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FDA Drug Safety Podcast for Healthcare Professionals: 5-alpha reductase inhibitors (5-ARIs) may increase the risk of a more serious form of prostate cancer

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Welcome, my name is Lindsay Davison a pharmacist in the Division of Drug Information. On June 9, 2011, the Food and Drug Administration issued a Drug Safety Communication informing healthcare professionals that the Warnings and Precautions section of the labels for the 5-alpha reductase inhibitor, or 5-ARI, class of drugs has been revised to include new safety information about the increased risk of being diagnosed with a more serious form of prostate cancer, or high-grade prostate cancer. This risk appears to be low, but healthcare professionals should be aware of this safety information, and weigh the known benefits against the potential risks when deciding to start or continue treatment with 5-ARIs in men.

The new safety information is based on FDA's review of two large, randomized controlled trials––the Prostate Cancer Prevention Trial and the Reduction by Dutasteride of Prostate Cancer Events trial––which evaluated daily use of finasteride 5 mg versus placebo for 7 years and daily use of dutasteride 0.5 mg versus placebo for 4 years, respectively, for the reduction in the risk of prostate cancer in men at least 50 years of age. The trials demonstrated an overall reduction in prostate cancer diagnoses with finasteride 5 mg and dutasteride treatment. This overall reduction was due to a decreased incidence of lower risk forms of prostate cancer. However, both trials showed an increased incidence of high-grade prostate cancer with finasteride and dutasteride treatment.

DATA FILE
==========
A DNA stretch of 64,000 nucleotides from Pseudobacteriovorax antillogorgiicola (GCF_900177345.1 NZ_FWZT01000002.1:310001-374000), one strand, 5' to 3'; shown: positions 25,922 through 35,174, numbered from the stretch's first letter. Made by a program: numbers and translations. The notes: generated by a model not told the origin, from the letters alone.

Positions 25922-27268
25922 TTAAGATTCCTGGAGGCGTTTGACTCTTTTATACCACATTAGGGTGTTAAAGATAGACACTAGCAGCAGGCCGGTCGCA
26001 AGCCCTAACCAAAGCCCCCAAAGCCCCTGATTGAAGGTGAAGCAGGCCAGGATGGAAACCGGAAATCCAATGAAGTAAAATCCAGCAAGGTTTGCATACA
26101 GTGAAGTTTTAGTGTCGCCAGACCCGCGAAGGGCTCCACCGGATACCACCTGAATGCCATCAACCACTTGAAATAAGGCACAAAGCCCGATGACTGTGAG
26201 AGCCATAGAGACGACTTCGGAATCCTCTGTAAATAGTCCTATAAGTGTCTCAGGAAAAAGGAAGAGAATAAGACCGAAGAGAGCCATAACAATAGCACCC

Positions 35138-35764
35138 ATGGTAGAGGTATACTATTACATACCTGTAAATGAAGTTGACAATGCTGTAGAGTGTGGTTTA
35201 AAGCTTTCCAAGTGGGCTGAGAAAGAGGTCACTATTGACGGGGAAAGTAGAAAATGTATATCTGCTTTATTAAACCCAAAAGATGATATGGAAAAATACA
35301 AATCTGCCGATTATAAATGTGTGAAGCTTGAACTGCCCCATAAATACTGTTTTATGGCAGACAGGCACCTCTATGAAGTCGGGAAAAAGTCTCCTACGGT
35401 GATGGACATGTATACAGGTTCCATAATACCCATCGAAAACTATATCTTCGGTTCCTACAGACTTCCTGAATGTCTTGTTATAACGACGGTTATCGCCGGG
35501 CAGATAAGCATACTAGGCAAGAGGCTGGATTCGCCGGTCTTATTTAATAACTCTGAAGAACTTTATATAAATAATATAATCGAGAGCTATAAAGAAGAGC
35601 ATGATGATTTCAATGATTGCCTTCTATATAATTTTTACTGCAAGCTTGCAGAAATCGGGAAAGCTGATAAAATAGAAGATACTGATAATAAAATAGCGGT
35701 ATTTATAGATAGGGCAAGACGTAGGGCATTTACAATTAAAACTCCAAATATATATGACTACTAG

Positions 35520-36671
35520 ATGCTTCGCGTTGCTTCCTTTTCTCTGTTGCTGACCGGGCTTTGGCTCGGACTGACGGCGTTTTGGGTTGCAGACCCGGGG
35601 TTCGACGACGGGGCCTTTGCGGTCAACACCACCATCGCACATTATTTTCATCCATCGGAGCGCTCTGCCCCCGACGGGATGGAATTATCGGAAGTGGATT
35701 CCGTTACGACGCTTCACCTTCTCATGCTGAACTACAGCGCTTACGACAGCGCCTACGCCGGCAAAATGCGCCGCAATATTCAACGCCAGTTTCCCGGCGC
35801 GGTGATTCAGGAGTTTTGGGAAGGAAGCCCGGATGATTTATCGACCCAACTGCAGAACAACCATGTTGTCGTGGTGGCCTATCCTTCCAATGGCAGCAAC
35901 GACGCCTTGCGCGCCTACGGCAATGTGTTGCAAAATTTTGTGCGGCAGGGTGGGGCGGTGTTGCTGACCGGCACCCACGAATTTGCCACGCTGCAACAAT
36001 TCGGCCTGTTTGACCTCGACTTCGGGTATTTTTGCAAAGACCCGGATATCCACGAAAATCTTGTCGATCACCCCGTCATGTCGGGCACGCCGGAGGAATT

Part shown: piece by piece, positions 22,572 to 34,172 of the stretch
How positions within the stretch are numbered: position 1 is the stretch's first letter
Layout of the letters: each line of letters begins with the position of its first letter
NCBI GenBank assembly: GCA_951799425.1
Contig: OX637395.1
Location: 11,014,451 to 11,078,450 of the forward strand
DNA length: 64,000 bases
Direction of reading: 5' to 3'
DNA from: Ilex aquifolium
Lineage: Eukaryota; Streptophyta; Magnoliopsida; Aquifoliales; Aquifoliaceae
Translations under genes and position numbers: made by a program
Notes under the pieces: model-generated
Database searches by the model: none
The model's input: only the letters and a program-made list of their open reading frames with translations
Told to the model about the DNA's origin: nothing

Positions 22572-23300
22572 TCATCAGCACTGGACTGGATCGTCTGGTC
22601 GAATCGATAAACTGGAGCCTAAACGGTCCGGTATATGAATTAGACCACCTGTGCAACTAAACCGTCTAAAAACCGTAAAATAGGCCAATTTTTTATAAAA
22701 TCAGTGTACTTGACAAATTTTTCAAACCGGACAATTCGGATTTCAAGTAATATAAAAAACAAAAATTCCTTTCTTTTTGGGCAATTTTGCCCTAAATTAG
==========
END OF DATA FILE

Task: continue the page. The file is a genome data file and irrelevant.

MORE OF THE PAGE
At this time, FDA recommends that Healthcare Professionals:

  1. Be aware that 5-ARIs may increase the risk of high-grade prostate cancer.
  2. Perform appropriate evaluation prior to initiating therapy with 5-ARIs to rule out other urological conditions, including prostate cancer, that might mimic benign prostatic hyperplasia.
  3. Be aware that treatment with 5-ARIs causes an approximate 50% reduction in prostate-specific antigen (PSA) values by 6 months; however, individual patients receiving 5-ARIs may experience varying decreases in PSA values. Therefore, any confirmed increase in PSA while on a 5-ARI may signal the presence of prostate cancer and should be evaluated, even if that PSA is in the normal range of men not taking a 5-ARI.
  4. Know that 5-ARIs are not approved for the prevention of prostate cancer.
  5. Report any adverse events involving 5-ARIs to the FDA MedWatch program at www.fda.gov/medwatch.

Thank you for listening. The FDA is committed to keeping healthcare professionals informed of the latest safety information. Please read the Drug Safety Communication for the complete data summary, Questions and Answers, and background information detailing this communication. A link to this DSC can be found at www.fda.gov/Drugs/DrugSafety. If you have drug questions, you can reach us at druginfo@fda.hhs.gov.

 

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